Is Microsoft’s Latest Good Enough To Replace 7?
It’s a question many have been asking-and arguing over-for a year. After the thunderous outrage of Windows 8’s huge redesign, it was understandable. Is Windows 10 another dramatic makeover? If you’re coming from Windows 8, the answer is yes. However, if you’re coming from Windows 7, the answer is “sort of.” But there’s some caveats. But with just hours left in Microsoft’s promotion where you get the new operating system for free, the question remains. Should you upgrade to Windows 10? Let’s talk about it.
Isn’t Windows 10 Full of Spyware?
This is one of those persistent questions that’s dogged Windows 10 pretty much from the word go. Microsoft has integrated a lot of cloud functionality into Windows 10. Naturally, that means there’s data traveling to and from your PC to the services you use in the cloud. Some of that is things like your Windows login credentials using your Microsoft account. This ensures you have legitimate and secure access to multiple features. These include Office, OneDrive, Skype, Calendar and Contacts syncing and Cortana. Cortana’s many features for helping you search, schedule, or find answers to your questions.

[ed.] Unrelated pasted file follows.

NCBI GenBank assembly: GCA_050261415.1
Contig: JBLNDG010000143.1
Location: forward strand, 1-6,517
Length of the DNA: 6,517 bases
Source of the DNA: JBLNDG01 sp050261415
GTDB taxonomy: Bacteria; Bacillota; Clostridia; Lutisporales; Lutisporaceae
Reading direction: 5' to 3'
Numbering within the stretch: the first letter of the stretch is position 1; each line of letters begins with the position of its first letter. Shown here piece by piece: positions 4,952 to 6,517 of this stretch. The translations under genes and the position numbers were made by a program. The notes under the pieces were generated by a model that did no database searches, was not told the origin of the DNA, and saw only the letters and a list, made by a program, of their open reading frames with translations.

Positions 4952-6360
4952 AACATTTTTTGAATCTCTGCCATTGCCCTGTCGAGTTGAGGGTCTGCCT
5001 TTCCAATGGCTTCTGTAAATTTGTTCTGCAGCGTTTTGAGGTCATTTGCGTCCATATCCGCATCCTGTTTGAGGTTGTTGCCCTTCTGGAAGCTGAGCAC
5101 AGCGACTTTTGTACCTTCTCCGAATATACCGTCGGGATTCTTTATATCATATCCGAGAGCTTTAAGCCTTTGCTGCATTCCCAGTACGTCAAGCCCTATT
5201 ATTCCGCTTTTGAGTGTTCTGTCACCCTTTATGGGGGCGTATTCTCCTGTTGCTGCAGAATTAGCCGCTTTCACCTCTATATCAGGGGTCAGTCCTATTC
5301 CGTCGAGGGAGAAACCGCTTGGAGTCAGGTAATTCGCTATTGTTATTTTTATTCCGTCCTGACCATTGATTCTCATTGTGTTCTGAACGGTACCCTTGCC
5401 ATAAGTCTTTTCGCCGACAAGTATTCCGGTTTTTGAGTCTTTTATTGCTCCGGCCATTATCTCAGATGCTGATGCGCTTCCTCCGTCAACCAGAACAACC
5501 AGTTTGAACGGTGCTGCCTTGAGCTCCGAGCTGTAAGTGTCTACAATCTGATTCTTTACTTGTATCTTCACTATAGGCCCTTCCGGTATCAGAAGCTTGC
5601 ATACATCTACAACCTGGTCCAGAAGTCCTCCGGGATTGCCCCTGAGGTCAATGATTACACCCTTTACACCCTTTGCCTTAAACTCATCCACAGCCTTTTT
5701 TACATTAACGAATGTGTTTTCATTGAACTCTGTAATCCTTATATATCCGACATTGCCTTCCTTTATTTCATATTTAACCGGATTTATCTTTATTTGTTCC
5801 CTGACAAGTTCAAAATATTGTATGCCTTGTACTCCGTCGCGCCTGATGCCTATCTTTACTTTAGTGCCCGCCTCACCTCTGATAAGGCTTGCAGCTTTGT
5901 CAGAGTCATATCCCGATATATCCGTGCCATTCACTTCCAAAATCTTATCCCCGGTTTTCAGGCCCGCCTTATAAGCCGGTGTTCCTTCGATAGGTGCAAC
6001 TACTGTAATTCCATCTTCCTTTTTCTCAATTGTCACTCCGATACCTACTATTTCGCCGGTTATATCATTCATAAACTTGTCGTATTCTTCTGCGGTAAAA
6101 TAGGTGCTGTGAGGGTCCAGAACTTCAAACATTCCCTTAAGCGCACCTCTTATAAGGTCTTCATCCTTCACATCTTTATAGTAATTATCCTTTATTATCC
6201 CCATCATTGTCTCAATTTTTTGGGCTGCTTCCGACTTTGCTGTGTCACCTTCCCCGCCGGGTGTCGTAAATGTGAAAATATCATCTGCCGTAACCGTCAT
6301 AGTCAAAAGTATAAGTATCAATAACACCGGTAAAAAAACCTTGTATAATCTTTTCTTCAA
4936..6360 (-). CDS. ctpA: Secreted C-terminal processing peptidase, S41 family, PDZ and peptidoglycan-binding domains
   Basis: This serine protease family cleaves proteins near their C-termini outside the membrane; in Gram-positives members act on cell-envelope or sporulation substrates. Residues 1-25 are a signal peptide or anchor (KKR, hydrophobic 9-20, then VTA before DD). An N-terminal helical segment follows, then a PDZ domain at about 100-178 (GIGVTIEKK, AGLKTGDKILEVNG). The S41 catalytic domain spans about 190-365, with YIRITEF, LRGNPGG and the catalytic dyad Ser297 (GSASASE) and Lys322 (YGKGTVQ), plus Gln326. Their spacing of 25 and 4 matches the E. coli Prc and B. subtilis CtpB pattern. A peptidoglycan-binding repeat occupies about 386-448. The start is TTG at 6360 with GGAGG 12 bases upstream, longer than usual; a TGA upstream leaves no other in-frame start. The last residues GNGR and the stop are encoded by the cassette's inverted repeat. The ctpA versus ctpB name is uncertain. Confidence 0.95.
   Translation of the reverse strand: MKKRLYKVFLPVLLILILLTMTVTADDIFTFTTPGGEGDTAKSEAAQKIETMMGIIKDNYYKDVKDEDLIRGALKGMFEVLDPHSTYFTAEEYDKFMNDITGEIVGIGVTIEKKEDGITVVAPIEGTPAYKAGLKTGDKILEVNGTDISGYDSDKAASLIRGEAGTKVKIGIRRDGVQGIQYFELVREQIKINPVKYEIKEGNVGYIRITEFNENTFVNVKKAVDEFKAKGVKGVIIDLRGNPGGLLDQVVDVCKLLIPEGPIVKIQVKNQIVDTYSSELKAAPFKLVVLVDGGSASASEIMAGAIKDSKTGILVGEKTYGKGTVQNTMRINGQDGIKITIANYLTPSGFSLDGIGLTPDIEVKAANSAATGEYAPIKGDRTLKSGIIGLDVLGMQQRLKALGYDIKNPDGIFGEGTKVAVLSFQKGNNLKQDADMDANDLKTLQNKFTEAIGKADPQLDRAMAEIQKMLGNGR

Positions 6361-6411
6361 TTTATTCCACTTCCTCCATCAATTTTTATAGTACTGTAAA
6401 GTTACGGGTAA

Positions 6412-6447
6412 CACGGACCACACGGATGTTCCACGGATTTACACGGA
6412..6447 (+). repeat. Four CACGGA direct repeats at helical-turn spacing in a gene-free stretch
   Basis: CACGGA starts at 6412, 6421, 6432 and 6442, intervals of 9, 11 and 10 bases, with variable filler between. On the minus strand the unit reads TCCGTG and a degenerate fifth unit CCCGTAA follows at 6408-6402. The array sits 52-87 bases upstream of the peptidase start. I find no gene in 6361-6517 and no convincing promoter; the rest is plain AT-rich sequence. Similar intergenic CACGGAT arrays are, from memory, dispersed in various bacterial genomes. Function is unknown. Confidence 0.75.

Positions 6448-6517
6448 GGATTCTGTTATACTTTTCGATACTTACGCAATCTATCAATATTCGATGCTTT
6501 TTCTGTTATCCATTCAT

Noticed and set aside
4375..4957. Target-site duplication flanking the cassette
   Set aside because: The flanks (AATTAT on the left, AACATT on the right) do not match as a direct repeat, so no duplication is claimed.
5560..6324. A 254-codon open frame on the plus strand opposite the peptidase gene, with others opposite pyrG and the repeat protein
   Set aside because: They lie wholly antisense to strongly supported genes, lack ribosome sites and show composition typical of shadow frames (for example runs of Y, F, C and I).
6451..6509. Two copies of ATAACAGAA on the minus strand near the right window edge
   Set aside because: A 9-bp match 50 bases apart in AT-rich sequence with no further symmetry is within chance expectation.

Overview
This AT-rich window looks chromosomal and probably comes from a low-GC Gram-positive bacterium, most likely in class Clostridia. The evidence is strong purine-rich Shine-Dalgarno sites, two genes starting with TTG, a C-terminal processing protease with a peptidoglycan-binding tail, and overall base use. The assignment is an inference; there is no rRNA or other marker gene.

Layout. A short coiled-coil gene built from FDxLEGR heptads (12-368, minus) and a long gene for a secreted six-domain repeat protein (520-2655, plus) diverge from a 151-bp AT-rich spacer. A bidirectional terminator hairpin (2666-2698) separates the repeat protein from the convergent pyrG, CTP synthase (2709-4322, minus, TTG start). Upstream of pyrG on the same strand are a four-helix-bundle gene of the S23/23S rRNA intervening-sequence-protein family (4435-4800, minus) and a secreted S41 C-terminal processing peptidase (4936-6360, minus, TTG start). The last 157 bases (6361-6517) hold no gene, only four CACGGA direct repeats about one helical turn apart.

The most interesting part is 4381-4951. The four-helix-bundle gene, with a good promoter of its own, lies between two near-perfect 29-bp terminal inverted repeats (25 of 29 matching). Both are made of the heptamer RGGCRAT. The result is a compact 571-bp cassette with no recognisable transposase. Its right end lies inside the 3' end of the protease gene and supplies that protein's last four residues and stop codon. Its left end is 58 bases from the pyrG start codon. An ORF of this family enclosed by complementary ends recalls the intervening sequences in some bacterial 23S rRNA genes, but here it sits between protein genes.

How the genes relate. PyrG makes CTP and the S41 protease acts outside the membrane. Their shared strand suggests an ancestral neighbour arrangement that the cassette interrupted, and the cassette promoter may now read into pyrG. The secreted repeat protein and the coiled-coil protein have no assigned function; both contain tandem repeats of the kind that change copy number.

But the “worrisome” bits are really about Microsoft’s telemetry, which gets sent to Microsoft’s servers on a regular basis. The reports vary that data is sent from once to several times per day.
But what is telemetry?
Simply put, telemetry is simply data about your computer. Its hardware and software, errors that happen, and what was going on when the error happened. If a program crashes, it might contain information about what you were doing. Did you click a specific spot? Activate a specific function? The program reported when it crashed. According to Microsoft, this data is stripped of anything personally identifiable. It’s only used in aggregate to determine trending problems. For example, if a large number of users with the same wifi chip as you are consistently having connectivity problems, they can use this data to try and figure out why, and fix the problem with an update to Windows 10 itself or by releasing (or asking the OEM to release) a new driver. If you’re a little paranoid, you can turn off Windows telemetry completely.
Long story short: no, Windows 10 is not full of “spyware”.
Won’t an Upgrade to Windows 10 Slow Down my Computer?